You and your students learned about linear equations in Units I and 3 in MathSteps. Now they will review how to solve those equations and learn how to graph linear equations in for x and y.
Materials: overhead transparency or poster paper
Preparation: Draw a coordinate grid on a transparency or poster paper.
Prerequisite Skills and Concepts: Students should know how to graph ordered pairs. They should also be able to solve simple addition, subtraction, multiplication, and division linear equations.
Write the equation x 3 = y on the board.
- Ask: Who could tell me what this equation means in words?
Students should say that "one number minus 3 is equal to another number," or something equivalent.
- Say: Earlier in the year we worked with similar equations, but those equations only had one unknown, an x or a y. This equation has two unknowns, x and y. If I were to let x = 2 in this equation, what would the value of y be?
Students will calculate that y = -1. Draw a table with four columns. Label the first column x, the second column x 3 = y, the third column y, and the fourth column (x, y). Put 2, 2 3 = -1, -1, and (2, -1) in the appropriate columns of the first row.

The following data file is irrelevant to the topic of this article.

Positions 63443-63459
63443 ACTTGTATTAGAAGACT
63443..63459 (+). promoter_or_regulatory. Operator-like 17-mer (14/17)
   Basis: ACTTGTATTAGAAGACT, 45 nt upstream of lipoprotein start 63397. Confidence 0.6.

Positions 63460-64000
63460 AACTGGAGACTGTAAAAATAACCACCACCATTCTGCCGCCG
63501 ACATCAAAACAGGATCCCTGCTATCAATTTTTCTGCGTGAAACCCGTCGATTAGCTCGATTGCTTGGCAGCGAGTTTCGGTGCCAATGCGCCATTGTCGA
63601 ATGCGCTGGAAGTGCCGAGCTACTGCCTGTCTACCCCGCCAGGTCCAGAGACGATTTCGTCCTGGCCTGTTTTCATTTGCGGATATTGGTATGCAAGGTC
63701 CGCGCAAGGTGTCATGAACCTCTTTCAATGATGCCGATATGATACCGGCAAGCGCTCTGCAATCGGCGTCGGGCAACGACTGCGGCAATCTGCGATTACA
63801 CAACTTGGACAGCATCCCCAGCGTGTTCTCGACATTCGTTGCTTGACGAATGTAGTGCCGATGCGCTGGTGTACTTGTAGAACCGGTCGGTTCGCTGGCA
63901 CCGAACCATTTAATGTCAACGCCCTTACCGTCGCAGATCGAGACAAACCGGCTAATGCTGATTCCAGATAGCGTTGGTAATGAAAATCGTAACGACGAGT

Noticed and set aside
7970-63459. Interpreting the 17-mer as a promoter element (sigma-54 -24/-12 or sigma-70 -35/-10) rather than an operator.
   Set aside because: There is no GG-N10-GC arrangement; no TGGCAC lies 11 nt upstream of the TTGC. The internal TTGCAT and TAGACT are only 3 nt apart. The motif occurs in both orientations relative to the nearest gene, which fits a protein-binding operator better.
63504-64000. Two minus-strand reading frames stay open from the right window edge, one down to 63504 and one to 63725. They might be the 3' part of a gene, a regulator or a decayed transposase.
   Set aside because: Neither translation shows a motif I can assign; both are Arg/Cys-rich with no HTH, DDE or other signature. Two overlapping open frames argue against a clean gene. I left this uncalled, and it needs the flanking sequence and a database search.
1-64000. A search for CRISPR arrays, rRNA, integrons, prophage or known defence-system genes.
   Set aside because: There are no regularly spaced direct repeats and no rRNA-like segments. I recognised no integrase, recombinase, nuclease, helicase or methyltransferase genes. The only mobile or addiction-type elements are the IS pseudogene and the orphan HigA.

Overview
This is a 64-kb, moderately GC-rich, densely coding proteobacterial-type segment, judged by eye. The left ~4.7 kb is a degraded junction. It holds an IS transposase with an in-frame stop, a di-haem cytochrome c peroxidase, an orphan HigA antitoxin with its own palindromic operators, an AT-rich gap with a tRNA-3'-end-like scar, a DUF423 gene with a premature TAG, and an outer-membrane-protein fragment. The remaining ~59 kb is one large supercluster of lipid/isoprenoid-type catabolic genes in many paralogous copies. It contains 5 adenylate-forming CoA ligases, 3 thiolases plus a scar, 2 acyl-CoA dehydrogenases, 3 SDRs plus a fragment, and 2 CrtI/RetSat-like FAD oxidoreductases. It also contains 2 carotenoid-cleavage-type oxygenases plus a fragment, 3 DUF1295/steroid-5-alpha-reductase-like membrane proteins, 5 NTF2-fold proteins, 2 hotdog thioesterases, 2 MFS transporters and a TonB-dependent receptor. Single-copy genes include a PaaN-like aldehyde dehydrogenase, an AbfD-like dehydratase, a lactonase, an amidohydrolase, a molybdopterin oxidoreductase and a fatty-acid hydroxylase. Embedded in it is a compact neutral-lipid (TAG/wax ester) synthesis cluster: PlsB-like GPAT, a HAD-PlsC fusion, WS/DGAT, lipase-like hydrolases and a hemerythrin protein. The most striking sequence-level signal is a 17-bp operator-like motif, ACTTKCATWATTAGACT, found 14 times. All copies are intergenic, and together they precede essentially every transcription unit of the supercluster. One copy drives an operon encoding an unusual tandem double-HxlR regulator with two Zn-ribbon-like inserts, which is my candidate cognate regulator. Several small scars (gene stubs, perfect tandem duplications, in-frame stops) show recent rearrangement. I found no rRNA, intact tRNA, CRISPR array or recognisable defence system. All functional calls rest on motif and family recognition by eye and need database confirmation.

- Say: Since y = -1 when x = 2, I put 2 in the x-column, 2 3 = -1 in the x 3 = y, -1 in the y-column, and the ordered pair (2, -1) in the (x, y) column.
Solicit 4 or 5 other values for x and find their corresponding values for y. List them in the table accordingly.
- Say: We now have two ways to represent the relationship between the numbers x and y. The equation describes a general relationship between the numbers, which in words says that one number minus 3 is equal to another number. The table now gives us some specific values which satisfy that relationship. If you look at the table, you will see that every y-value is 3 less than its corresponding x-value.
- Say: Now we are going to look at a third way to represent the equation x 3 = y. This way is a visual representation using a graph. We are going to use the values from our table and graph the ordered pairs on the graph.
- Ask: Using this graph (the overhead or large poster graph), who could show us where the point (2, -1) is located?
Have a student graph the point on the grid. Do the same for the other 4 or 5 points in the table.
- Ask: What do you notice about the points we graphed?
Students will respond that they appear to lie in a straight line. If they don't, show them by drawing a line through all the points. Make sure you indicate that the line goes on indefinitely in both directions by drawing arrows on the ends of the lines.
- Say: Let's try one more equation. (Write the equation 2x = y on the board.) How are the two variables in this equation related?
Students should respond that the y-value is double the x-value.
- Ask: If we want to graph this equation, what should we do next?
Students will say to create a table of values for x and y. So, create a table of values with at least 5 points in it.
- Ask: Now what do we do?
Graph the points on a grid. Have volunteers plot the points from the table of values on the coordinate grid for the class to see..
- Ask: What do you notice about these values?
Students should say that they too seem to lie in a straight line. Draw the double arrowhead line on the grid.
Graphing Linear Equations